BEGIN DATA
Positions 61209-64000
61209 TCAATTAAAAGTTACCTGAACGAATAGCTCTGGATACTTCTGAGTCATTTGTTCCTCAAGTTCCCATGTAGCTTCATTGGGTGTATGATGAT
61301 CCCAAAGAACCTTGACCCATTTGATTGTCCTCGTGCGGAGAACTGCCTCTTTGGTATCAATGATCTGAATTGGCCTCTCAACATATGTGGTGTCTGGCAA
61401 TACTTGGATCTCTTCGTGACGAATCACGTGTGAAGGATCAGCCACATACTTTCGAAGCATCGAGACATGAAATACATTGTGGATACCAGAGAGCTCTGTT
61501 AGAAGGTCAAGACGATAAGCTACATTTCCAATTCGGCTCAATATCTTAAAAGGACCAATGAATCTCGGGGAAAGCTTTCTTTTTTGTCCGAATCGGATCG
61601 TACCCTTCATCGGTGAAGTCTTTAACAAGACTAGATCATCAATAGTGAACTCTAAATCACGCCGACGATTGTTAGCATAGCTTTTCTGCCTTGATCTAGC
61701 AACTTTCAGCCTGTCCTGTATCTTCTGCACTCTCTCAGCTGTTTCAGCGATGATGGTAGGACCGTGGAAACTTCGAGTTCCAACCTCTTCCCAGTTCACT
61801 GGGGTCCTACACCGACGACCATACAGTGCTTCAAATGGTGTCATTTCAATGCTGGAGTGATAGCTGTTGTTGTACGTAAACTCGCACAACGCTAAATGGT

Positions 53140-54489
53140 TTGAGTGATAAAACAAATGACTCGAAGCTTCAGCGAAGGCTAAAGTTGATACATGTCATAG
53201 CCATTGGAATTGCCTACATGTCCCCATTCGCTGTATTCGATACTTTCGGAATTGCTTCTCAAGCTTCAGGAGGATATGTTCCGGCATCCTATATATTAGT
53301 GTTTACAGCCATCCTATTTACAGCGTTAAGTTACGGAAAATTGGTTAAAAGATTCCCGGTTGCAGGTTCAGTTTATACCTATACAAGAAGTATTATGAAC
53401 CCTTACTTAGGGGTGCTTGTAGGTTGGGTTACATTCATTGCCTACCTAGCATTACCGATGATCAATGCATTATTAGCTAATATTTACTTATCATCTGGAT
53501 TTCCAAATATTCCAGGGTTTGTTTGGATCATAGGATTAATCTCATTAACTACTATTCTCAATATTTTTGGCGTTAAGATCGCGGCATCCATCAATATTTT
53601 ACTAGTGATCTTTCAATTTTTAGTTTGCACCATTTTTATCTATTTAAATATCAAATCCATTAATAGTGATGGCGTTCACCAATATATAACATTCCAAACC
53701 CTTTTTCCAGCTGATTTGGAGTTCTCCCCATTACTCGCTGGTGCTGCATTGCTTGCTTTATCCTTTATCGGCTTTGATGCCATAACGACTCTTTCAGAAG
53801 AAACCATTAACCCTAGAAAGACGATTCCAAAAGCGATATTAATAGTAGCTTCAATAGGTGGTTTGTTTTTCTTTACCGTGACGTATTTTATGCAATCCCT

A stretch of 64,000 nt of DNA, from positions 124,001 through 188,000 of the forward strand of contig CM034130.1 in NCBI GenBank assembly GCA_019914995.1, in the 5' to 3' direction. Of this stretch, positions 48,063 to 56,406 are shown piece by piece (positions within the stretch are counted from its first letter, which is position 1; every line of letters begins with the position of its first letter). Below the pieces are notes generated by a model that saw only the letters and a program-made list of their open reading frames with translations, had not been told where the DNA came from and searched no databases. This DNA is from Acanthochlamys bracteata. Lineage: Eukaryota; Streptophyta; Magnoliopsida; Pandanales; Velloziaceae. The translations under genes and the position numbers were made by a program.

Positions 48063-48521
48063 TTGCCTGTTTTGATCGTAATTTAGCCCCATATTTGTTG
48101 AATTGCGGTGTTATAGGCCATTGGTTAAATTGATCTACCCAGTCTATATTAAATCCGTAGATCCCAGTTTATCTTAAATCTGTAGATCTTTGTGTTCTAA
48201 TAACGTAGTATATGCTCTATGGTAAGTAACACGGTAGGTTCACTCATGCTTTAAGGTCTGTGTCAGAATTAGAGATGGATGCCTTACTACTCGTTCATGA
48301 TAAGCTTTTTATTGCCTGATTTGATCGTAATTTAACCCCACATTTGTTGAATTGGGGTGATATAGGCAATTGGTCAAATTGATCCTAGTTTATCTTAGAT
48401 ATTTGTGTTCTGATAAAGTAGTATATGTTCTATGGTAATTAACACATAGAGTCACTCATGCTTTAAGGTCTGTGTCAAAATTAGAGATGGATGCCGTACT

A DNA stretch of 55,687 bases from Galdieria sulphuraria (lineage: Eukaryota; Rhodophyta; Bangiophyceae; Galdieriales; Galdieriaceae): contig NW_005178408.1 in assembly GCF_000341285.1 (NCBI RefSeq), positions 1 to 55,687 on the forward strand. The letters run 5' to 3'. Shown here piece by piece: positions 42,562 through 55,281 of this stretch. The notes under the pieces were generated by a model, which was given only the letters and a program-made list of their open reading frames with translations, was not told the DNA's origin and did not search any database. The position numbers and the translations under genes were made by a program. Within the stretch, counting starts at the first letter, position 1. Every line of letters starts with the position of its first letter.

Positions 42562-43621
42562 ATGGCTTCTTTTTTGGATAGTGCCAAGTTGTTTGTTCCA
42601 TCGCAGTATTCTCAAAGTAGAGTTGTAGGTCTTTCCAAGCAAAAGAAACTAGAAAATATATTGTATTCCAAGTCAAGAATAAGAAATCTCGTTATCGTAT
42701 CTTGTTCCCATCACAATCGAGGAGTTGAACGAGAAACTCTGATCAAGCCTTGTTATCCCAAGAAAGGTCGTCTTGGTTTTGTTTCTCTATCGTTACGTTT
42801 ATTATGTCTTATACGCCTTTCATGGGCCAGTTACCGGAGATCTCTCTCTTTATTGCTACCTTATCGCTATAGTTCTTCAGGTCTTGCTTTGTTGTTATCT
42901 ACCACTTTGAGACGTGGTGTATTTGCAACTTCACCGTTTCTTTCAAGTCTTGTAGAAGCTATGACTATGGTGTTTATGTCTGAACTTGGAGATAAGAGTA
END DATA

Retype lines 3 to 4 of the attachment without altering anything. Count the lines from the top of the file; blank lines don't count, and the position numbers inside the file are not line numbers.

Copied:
61301 CCCAAAGAACCTTGACCCATTTGATTGTCCTCGTGCGGAGAACTGCCTCTTTGGTATCAATGATCTGAATTGGCCTCTCAACATATGTGGTGTCTGGCAA
61401 TACTTGGATCTCTTCGTGACGAATCACGTGTGAAGGATCAGCCACATACTTTCGAAGCATCGAGACATGAAATACATTGTGGATACCAGAGAGCTCTGTT